I recall as a little boy at school grown men leading solemn ceremonies pleading with us in prayerful tones never to forget the sufferings and horrors of war — Never again. Futility was a word I learned the meaning of. It was a moment for tears. The message was clear. Hate war. The idea of following the “example” of those who suffered (both those dead and living) was the very antithesis of what the day was all about.
Today Remembrance Day falls at a time our government is eager to send more soldiers to war, to be part of the fight, to show our loyalty to the cause. Volunteers in the services are sent with good pay.
The Great War which we remember today . . . was also the crucible in which our nation was formed.
Of a population of under 5 million; more than 400,000 volunteered, more than 300,000 served overseas, more than 150,000 were wounded and more than 60,000 never came home.
It was sacrifice on a stupendous scale. . . .
As well as suffering, there is another legacy; a legacy of comradeship under fire, of service and sacrifice, of duty in a good cause.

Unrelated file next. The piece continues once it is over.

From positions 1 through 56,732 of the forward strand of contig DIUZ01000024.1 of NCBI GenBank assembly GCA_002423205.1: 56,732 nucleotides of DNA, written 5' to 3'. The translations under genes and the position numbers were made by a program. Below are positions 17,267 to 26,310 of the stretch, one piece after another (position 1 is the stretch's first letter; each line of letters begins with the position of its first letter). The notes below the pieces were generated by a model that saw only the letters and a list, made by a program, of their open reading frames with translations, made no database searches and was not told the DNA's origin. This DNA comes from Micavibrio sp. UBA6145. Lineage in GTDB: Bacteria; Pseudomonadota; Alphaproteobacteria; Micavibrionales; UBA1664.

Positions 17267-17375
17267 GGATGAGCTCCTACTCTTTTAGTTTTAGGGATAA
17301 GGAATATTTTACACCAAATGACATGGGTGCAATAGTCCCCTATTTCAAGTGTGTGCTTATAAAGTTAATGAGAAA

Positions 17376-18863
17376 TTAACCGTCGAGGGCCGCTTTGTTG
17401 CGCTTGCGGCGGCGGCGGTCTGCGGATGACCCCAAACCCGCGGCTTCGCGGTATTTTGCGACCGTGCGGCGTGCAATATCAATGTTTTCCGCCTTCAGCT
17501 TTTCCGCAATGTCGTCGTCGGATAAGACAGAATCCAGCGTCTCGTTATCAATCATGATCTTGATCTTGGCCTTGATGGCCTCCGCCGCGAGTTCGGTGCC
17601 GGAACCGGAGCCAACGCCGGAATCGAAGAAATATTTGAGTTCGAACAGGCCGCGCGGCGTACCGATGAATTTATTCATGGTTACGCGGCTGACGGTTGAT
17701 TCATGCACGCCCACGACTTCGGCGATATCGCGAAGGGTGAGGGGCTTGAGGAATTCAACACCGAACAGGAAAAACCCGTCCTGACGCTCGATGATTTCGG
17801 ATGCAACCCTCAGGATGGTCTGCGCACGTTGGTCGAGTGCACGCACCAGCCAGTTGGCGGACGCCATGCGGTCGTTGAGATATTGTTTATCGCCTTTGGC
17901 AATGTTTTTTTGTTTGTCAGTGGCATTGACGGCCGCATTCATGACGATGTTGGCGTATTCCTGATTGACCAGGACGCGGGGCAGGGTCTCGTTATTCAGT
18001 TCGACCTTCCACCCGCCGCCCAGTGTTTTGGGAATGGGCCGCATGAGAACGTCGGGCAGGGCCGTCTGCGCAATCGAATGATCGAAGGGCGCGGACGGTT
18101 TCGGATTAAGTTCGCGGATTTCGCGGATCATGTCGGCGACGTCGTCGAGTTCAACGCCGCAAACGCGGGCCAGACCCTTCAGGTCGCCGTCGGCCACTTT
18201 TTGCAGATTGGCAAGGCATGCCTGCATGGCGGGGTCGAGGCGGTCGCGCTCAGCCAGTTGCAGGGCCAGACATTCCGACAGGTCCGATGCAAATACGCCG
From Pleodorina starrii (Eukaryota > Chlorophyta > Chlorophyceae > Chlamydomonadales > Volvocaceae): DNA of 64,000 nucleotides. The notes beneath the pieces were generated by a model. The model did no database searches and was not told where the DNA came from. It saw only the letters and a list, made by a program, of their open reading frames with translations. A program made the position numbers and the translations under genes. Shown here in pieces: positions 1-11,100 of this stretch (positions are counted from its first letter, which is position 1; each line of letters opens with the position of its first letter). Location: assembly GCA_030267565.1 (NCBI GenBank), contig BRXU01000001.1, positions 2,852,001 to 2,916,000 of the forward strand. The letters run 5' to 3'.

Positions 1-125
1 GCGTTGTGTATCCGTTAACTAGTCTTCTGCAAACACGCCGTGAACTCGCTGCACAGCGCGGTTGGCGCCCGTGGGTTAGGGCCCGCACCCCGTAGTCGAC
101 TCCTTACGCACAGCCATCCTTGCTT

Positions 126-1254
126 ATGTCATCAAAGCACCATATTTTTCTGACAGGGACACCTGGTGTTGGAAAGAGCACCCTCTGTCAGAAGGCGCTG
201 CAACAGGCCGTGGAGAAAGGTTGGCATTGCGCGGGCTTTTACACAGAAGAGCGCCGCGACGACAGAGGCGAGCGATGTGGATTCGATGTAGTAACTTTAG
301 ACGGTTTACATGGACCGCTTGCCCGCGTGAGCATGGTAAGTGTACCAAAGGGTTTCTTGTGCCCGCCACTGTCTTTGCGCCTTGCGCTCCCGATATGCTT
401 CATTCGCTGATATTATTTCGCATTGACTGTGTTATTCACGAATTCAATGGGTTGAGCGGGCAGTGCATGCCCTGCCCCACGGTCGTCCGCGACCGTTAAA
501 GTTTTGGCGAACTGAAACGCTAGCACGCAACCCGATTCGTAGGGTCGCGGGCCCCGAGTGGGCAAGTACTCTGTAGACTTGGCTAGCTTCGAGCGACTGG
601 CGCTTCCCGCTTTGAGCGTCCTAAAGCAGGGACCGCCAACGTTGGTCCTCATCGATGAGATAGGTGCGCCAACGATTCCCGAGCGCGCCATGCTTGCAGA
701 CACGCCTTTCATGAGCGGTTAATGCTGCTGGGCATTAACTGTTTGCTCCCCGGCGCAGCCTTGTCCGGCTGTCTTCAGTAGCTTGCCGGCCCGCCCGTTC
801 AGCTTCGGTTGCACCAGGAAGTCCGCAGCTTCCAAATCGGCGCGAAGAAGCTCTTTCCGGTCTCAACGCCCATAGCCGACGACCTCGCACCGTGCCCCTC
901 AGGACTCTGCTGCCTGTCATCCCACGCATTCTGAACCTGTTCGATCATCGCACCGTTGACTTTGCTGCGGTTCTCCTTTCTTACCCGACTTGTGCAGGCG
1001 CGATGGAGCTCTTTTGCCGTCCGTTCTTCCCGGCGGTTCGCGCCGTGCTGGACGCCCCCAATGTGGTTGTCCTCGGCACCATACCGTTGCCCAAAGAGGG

Of the original ANZACs the official war historian Charles Bean said, “their example rises, as it will always rise, above the mists of ages; a memorial to great hearted-men and for their nation, a possession forever.”
And so today we remember all of them, we remember all who have worn our country’s uniform – we remember them – and dedicate ourselves to be worthy of their example.
Lest we forget.
Now the suffering is presented as not an obscene horror never to be repeated but a noble nation-making, character-building experience.
It was not a horrific waste; it was all for a good cause. It was a duty.
The voices of those who led services when I was a little boy are lost. They are replaced by the words of the leading propagandist historian of the day, the one whose accounts were carefully censored so as to encourage more volunteers to go and kill and die, Charles Bean. Continue reading “Turning Remembrance Day into a New Myth to Justify War”